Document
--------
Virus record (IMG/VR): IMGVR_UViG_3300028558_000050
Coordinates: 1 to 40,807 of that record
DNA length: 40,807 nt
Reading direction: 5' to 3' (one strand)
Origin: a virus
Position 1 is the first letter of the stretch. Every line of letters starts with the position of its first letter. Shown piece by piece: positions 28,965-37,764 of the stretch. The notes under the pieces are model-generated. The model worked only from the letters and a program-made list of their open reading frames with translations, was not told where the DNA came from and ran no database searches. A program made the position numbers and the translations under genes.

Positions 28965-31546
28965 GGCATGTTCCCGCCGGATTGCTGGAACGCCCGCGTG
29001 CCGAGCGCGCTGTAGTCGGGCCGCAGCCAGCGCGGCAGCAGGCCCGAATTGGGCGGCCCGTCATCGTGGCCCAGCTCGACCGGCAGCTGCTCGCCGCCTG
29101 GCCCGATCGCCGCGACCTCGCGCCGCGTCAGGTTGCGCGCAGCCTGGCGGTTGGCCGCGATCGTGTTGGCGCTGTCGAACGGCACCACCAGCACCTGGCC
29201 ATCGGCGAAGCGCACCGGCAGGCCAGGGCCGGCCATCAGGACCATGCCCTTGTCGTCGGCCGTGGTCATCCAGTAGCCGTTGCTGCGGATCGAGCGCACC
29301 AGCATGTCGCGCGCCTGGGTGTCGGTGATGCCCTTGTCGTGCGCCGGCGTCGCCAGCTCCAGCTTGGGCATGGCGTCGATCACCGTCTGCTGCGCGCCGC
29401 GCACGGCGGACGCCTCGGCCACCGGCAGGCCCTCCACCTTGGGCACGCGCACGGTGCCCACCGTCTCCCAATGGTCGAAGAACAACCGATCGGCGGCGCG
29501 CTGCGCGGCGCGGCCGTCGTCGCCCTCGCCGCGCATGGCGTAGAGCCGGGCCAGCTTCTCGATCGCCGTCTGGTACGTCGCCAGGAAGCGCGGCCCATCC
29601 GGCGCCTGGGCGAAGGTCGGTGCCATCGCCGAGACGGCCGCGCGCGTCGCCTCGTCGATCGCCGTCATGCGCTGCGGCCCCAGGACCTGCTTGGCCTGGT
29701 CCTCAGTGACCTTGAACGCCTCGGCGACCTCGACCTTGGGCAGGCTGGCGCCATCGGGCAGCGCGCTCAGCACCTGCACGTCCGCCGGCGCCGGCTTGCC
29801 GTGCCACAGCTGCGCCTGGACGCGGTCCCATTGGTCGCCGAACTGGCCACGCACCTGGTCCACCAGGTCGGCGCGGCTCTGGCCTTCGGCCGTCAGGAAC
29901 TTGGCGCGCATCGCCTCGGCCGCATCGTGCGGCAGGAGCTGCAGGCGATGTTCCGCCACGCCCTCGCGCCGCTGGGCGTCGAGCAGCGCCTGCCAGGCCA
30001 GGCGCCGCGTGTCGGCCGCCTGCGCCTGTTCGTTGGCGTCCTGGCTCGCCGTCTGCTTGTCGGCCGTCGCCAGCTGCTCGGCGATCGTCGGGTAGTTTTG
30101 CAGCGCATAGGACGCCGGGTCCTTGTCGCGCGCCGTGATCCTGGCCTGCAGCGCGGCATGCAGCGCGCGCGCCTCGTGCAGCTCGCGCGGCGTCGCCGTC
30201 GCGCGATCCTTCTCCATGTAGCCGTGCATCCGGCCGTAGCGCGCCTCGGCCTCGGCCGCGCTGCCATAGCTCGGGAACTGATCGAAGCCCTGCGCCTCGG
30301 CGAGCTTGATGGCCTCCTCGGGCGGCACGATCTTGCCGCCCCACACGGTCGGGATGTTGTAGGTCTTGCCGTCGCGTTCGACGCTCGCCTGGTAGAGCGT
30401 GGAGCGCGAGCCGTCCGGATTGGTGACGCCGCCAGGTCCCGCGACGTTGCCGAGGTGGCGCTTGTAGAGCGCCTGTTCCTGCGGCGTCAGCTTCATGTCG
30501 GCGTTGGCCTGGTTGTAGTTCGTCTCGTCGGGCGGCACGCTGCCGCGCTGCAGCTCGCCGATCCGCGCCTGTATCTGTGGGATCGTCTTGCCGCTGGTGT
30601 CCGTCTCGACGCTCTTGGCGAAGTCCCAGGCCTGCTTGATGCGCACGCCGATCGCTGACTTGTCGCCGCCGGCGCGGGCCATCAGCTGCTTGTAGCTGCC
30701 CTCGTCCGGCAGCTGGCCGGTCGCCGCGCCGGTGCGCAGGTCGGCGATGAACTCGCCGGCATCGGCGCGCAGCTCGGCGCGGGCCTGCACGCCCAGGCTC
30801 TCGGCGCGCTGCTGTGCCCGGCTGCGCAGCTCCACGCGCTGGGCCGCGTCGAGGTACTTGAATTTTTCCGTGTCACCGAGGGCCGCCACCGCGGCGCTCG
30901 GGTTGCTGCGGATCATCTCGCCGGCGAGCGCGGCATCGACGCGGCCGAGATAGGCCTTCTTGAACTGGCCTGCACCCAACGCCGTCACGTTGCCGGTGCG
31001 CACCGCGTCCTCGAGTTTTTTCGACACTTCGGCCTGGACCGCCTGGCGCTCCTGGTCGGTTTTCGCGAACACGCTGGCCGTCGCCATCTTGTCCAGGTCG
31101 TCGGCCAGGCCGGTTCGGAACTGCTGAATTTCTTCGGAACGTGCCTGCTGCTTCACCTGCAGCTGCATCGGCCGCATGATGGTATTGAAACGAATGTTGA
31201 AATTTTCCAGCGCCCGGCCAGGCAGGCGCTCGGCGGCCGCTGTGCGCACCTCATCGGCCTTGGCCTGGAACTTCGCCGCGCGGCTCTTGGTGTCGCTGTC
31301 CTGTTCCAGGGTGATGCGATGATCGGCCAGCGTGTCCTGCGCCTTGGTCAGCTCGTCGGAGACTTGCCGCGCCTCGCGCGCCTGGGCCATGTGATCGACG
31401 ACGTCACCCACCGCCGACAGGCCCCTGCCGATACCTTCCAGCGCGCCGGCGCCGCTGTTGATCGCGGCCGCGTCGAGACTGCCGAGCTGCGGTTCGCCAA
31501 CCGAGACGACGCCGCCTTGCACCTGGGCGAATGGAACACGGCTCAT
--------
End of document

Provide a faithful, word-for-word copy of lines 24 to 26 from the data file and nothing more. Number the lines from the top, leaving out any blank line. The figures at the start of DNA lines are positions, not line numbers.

30501 GCGTTGGCCTGGTTGTAGTTCGTCTCGTCGGGCGGCACGCTGCCGCGCTGCAGCTCGCCGATCCGCGCCTGTATCTGTGGGATCGTCTTGCCGCTGGTGT
30601 CCGTCTCGACGCTCTTGGCGAAGTCCCAGGCCTGCTTGATGCGCACGCCGATCGCTGACTTGTCGCCGCCGGCGCGGGCCATCAGCTGCTTGTAGCTGCC
30701 CTCGTCCGGCAGCTGGCCGGTCGCCGCGCCGGTGCGCAGGTCGGCGATGAACTCGCCGGCATCGGCGCGCAGCTCGGCGCGGGCCTGCACGCCCAGGCTC